COMMENTARY || How Bill 24 may hurt the NDP and help Jason Kenney

UCP leader's opposition to gay-straight alliance bill taps into powerful populist undercurrent in Alberta, says political scientist.


In a move that several pundits are suggesting plays right into the hands of Rachel Notley and the NDP, UCP Leader Jason Kenney announced that his party would oppose Bill 24 (an Act to Support Gay-Straight Alliances), which will prohibit teachers from informing parents their child has joined a GSA.

As the NDP has gleefully repeated, the impetus of this bill grew out of comments made weeks earlier by Kenney that parents have the right to know if their children join such clubs. Supporters of GSAs in Alberta schools immediately pounced, suggesting that Kenney supported the “outing” of LGBTQ students and thus potentially undermining their physical and mental well-being.

Clearly, this is a legitimate concern. Research suggests GSAs can be an incredibly positive resource for some of society’s most vulnerable individuals. Such a resource is surely even more important for students who come from families that, for any number of reasons, are not supportive of LGBTQ lifestyles. It is not a stretch to suggest that GSAs are most important for such students.

And, as the NDP no doubt realizes, Albertans are not nearly as conservative as stereotypes often suggest. This is especially so with respect to social issues. Polls have consistently shown that contemporary Albertans are no more socially conservative than other Canadians and that support for the rights of the LGBTQ community in Alberta continues to grow.

Thus, the NDP see the battle over GSAs in schools as a clear winner — a classic wedge issue that will allow them to paint the UCP as a group of socially conservative dinosaurs wholly out of touch with the views of contemporary Albertans.

So why then would Kenney, often praised as an incredibly astute politician, seemingly walk right into this trap? Why not do all he can to distance his party from such social issues and continue instead to hammer the NDP over economic issues? Is Kenney playing to the socially conservative element of his base, which surely does exist and is most likely applauding this move? I am not so sure.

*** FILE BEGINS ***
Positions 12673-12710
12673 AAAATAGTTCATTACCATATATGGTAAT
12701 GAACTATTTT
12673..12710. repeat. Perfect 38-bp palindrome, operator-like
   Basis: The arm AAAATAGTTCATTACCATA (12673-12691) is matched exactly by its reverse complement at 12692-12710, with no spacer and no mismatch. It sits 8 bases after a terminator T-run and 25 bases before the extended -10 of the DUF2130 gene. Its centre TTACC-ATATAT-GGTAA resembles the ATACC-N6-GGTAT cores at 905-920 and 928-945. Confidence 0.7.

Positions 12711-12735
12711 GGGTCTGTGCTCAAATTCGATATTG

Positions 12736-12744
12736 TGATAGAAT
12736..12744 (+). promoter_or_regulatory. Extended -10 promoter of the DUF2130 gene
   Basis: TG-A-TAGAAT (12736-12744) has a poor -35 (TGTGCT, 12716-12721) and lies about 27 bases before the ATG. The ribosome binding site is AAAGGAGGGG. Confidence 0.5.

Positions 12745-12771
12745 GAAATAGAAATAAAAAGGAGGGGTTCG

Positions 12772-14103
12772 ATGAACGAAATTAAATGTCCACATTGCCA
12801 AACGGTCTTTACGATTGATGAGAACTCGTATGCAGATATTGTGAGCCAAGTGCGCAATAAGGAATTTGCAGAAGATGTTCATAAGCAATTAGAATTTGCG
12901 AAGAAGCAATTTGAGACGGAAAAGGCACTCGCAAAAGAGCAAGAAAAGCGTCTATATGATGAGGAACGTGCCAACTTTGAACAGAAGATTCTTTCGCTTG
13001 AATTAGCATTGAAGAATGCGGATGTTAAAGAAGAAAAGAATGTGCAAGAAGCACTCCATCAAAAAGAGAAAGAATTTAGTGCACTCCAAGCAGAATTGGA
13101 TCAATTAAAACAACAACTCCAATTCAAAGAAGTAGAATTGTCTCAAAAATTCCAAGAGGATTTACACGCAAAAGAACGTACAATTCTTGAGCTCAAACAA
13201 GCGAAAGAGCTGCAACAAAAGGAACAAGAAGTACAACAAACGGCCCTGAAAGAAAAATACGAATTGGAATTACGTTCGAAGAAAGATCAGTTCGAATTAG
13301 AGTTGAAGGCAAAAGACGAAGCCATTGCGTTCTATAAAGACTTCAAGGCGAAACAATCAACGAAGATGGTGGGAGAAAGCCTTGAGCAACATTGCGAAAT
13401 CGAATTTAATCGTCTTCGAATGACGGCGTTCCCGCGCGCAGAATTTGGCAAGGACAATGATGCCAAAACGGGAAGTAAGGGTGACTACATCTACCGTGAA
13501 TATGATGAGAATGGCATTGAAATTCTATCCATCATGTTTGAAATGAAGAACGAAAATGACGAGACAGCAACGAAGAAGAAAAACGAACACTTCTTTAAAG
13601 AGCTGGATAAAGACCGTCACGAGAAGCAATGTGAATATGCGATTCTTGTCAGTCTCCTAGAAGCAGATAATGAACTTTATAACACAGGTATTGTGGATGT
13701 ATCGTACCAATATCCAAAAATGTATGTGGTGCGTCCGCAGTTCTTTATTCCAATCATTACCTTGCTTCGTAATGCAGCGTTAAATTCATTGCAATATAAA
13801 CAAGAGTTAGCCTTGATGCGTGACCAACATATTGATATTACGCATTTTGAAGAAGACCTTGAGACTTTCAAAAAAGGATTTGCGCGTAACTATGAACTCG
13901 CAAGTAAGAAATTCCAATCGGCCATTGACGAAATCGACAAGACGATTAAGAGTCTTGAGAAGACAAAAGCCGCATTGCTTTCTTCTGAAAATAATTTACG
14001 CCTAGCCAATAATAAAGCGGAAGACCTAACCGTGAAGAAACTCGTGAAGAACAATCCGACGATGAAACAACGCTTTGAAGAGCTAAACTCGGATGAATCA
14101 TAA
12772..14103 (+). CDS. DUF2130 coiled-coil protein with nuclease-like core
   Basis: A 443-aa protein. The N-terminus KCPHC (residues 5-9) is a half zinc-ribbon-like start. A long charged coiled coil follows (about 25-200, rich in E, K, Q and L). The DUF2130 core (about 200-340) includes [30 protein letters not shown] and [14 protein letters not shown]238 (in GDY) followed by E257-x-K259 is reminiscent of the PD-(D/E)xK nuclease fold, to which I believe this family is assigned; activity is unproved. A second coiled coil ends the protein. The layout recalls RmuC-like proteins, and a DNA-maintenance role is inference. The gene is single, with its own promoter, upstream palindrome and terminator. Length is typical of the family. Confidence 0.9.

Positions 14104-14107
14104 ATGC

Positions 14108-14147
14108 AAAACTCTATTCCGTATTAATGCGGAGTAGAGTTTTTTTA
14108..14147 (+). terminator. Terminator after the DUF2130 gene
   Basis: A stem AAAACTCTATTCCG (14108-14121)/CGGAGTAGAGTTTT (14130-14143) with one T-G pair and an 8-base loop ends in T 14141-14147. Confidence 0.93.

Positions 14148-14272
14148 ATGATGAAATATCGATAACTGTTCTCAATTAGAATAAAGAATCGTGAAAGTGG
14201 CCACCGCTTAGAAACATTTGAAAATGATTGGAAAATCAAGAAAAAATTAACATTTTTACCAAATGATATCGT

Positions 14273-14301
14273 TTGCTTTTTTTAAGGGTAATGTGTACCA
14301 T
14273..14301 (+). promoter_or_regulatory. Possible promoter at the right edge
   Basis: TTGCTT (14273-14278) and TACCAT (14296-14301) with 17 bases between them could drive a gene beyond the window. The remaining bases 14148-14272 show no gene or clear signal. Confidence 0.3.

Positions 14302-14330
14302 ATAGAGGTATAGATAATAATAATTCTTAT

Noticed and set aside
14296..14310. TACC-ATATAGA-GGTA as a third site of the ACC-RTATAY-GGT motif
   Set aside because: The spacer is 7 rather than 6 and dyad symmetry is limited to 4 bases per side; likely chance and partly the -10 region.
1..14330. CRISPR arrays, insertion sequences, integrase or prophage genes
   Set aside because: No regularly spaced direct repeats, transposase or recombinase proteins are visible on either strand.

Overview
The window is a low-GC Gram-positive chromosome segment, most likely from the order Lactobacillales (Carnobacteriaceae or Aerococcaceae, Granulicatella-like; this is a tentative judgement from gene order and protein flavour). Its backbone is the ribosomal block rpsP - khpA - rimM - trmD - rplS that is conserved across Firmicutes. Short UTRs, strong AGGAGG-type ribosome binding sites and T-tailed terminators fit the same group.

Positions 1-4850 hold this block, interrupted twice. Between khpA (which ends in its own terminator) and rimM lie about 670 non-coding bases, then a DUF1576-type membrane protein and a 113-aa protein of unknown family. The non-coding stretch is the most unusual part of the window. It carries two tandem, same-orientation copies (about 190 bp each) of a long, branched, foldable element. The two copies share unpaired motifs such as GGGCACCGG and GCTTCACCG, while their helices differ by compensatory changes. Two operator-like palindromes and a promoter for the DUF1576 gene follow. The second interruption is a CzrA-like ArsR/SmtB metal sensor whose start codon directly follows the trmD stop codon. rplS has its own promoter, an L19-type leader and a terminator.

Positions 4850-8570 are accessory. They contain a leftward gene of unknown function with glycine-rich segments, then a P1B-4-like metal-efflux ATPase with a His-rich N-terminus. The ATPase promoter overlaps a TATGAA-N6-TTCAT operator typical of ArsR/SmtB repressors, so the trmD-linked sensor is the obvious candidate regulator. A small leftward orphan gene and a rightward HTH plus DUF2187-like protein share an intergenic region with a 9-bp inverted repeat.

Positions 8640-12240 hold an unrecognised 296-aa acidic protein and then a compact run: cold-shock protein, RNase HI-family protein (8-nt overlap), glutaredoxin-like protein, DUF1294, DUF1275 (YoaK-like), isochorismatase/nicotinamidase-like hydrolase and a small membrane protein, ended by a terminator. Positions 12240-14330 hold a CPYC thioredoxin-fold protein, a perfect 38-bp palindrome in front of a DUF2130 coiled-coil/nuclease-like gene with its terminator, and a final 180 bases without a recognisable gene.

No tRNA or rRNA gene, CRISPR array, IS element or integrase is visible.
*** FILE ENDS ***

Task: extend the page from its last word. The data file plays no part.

In fact, Kenney went out of his way in his UCP leadership victory speech to emphasize his intent to lead a big-tent party that is unconcerned with traditional socially conservative concerns.

The key to understanding the strategic thinking in Kenney’s decision to oppose Bill 24 is, rather, in his attempt to frame the issue as one regarding “parental rights.” This may seem like simple semantics but, in doing this, Kenney is attempting to tap into one of the most traditionally powerful undercurrents in Alberta politics.

Albertans may not be as conservative as is often assumed but research continues to show that they remain quite populist in their outlook. Although often lazily used to explain the rise of xenophobic movements across the globe, the essence of populism is far simpler. A populist political culture is one that includes a widespread belief in the moral and intellectual capacities of the “common people” and thus a strong reluctance to defer control over decision-making to the state or other elites.

Demanding that everyday parents make the key decisions, rather than politicians or bureaucrats, has, for at least four decades, been a central consideration in the evolution of Alberta’s education system. In fact, it is the primary reason Alberta has led all Canadian provinces with respect to developing an educational system that provides wide-ranging choice for parents in terms of deciding what kind of education their children should receive.

In opposing Bill 24 through the frame of “a parent’s right to know and decide,” Kenney is attempting to align his party as the true party of “the common people,” seeking to protect their right to decide from an NDP government supposedly eager to take that right away.

For this reason, the NDP may wish to tread somewhat more lightly in broaching this issue. Protecting vulnerable LGBTQ students is a political winner in contemporary Alberta. But Kenney is betting that being made to look like they are trampling on the rights of regular citizens to make key decisions, especially with respect to education, has the potential to be an even bigger loser.

Clark Banack is an adjunct professor of political studies at the Augustana Campus of the University of Alberta.

This article originally appeared Nov. 10 in the Edmonton Journal.